In Bird Populations, the latest addition to the New Naturalist series, Ian Newton explores bird populations and what causes their fluctuation – food supplies, competitors, predators, parasites, pathogens and human activity.
The combination of a rapidly expanding human population, a predominantly utilitarian attitude to land, central government policy on land use and increasing mechanisation have combined to promote more massive changes in land use in recent decades than at any previous comparable period. These developments have in turn brought huge changes in bird habitats and populations; some species dependent on the old landscapes declined, while others have increased. Over the same period, changing public attitudes to wildlife allowed previously scarce bird species to recover from past onslaughts, while climate warming has promoted further changes.
In this seminal new work, Ian Newton sets out to explain why different bird species are distributed as they are, and changed over the years in the way that they have. The regular watching and study of birds now provides a source of recreation and pleasure for very large numbers of people, while continued monitoring of bird numbers can also alert us to impending environmental problems. For all of us, a world with fewer birds would be a poorer place.
Editors' Preface vii
Author's Foreword and Acknowledgements ix
1. Preview 1
2. Population Regulation 33
3. Food Supplies: General Principles and Individual Impacts 52
4. Food Supplies: Population Impacts 72
5. Nest-sites 115
6 .Predation: General Principles and Individual Impacts 139
7 .Predation: Population Impacts 159
8 .Parasitic Diseases: General Principles and Individual Impacts 200
9 .Parasitic Diseases: Population Impacts 226
10. Competition between Species 249
11. Interactions between Different Limiting Factors 278
12. Interactions between Predators and Resources 293
13. Interactions between Parasites and Resources 328
14. Weather 346
15. Climate Change 378
16. Managed Hunting 414
17. Other Bird Killing 431
18. Effects of Pesticides 464
19. Effects of Other Pollutants 488
20. Reflections 511
Species Index 578
General Index 588
Ian Newton is an English ornithologists, now retired, who, amongst others, has been Senior Ornithologist at the United Kingdom's Natural Environment Research Council, Chairman of the Council of the RSPB and visiting professor of ornithology at the University of Oxford. Newton has also held the positions of President of the British Ornithologists' Union and the British Ecological Society (1994–1995). He has author several New Naturalists, including Finches (1985), Bird Migration (2010), Bird Populations (2013) and Farming and Birds (2017). He has also written two Poyser Monographs: Population Ecology of Raptors (1979) and The Sparrowhawk (1986) and several major academic titles with Academic Press, including Population Limitation in Birds (1998), Speciation and Biogeography of Birds (2003), and The Migration Ecology of Birds (2007).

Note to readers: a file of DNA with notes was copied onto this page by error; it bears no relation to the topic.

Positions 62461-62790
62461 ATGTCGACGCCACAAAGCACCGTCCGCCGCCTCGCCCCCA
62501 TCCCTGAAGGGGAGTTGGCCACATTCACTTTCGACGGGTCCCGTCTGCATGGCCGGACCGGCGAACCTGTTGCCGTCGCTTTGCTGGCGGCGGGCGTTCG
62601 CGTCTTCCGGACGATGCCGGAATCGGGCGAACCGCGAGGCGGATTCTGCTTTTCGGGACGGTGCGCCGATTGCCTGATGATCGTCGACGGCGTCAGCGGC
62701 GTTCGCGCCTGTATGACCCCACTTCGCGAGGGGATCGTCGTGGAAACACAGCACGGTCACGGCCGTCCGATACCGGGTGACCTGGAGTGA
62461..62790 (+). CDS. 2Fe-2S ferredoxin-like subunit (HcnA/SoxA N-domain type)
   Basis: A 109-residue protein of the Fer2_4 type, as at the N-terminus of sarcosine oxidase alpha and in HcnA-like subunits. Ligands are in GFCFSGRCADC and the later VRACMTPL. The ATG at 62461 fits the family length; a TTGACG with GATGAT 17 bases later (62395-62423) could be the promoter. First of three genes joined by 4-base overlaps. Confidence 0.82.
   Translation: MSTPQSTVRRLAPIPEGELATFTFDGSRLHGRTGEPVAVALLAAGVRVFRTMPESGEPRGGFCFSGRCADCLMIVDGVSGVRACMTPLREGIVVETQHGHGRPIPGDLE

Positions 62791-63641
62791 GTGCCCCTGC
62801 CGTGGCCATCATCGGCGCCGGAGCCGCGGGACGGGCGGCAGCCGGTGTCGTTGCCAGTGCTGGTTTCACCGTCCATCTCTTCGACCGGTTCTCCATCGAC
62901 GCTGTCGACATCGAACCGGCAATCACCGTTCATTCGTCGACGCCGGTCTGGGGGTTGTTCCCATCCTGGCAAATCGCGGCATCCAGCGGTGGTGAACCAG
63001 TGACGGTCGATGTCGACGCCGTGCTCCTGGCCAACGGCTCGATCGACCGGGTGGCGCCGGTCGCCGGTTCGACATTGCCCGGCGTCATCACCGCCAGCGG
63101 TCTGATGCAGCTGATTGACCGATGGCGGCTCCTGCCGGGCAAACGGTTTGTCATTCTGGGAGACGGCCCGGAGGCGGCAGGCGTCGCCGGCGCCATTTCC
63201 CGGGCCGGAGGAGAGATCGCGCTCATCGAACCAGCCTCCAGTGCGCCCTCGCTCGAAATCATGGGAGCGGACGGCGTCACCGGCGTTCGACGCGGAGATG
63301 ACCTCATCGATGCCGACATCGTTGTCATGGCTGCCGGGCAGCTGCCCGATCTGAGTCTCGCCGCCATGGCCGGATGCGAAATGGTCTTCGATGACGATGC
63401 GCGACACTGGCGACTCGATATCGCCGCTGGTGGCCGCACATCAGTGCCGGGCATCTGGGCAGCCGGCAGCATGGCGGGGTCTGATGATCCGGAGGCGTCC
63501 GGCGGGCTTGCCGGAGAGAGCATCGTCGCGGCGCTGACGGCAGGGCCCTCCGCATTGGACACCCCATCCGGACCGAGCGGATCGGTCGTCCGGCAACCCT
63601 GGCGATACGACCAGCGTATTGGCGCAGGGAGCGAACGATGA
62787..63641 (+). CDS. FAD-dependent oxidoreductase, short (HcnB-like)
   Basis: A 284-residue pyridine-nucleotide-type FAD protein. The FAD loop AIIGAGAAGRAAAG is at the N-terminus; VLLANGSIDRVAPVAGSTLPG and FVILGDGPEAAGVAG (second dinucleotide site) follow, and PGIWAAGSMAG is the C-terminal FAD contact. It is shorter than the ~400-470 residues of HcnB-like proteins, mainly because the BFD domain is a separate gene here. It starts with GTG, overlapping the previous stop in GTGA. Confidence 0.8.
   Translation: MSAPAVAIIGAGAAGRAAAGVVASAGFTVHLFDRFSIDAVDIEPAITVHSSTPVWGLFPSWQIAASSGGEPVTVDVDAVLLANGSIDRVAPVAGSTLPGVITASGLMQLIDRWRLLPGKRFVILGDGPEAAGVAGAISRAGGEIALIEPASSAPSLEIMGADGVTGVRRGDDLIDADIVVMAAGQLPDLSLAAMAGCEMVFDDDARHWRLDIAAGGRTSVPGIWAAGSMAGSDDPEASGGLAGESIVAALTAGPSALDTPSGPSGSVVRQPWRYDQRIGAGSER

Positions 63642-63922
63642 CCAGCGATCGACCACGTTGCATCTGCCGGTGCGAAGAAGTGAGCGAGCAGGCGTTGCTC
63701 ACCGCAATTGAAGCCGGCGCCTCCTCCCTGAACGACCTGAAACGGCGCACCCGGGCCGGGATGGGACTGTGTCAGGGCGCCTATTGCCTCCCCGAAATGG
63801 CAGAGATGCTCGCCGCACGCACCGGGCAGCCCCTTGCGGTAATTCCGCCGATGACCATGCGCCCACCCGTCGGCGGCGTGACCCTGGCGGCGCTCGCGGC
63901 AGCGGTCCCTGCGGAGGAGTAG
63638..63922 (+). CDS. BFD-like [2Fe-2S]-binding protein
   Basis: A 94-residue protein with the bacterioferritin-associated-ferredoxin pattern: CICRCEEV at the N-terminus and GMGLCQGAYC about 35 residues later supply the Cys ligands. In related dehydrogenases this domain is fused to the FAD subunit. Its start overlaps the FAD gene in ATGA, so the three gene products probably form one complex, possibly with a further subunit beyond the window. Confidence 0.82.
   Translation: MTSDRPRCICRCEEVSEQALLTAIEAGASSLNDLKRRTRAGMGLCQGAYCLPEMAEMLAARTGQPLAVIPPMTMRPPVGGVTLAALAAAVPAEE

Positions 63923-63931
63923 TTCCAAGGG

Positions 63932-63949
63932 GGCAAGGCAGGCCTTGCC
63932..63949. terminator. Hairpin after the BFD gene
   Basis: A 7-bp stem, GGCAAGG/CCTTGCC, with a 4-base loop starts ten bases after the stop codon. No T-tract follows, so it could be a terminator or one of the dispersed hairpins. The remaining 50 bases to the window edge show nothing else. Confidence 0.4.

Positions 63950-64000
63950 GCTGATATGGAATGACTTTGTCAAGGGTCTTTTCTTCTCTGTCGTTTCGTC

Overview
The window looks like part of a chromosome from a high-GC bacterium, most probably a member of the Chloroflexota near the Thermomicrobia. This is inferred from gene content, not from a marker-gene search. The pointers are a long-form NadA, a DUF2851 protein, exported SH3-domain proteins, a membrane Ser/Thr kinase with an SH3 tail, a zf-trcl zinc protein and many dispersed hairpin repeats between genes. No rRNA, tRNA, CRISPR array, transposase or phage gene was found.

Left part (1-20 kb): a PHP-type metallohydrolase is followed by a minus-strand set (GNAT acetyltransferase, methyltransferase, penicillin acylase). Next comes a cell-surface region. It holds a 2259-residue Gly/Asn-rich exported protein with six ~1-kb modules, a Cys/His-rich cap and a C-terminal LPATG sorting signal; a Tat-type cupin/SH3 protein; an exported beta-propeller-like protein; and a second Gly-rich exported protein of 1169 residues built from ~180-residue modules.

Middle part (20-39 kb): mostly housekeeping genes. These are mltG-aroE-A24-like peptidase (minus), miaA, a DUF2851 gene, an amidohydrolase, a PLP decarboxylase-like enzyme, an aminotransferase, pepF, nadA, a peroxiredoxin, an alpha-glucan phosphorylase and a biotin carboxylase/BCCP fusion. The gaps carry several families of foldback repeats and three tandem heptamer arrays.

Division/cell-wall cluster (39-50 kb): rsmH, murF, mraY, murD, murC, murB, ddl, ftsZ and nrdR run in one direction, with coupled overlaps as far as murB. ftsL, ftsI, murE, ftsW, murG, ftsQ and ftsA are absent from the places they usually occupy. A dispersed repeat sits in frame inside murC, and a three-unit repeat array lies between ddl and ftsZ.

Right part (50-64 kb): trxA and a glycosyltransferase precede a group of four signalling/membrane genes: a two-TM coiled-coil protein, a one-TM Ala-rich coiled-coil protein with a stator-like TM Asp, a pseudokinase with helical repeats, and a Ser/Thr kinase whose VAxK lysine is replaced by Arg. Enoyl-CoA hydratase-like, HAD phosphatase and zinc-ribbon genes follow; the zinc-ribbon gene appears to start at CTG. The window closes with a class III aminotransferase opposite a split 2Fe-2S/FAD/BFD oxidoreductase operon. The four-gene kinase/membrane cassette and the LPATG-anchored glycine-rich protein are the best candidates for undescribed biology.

"[...] This is an exemplary book and exactly what you want from a New Naturalist. Ian Newton is to avian ecology what David Attenborough is to wildlife TV programmes: someone who knows what they are talking about; someone with hands-on experience; someone you can trust; and someone whose writing is straightforward and clear. Overall, this is an invaluable, readable handbook for anyone – professional or amateur ornithologist – interested in bird numbers and what affects them."
- Tim Birkhead, Ibis 157(2), April 2015
"[...] For all the fashionable talk these days of ‘ecosystem services’ and ‘biodiversity’, we still need to understand the details of how populations fluctuate if we are to attempt to effectively manage/conserve them; in many ways, this volume provides a handbook to just that. Will it replace my battered copy of Population Limitation? Probably not. Although more up to date, it lacks the exhaustive tables and global reach of that more technical tome (not a criticism, just reflective of a different audience), but I suspect that it is not going to be far from my desk. Even better would be a searchable e-book version so that studies pertinent to different species or contexts could be located quickly. Much has been made of the collectable nature of the New Naturalists; pristine copies will no doubt sit on many bookshelves and, in this case, that should be considered a crime. Anyone interested in Britain’s bird populations will learn from this book, and I certainly did. This is a book that deserves to become well thumbed and which will repay re-reading many times."
- Rob Robinson, britishbirds.co.uk/, 22-04-2014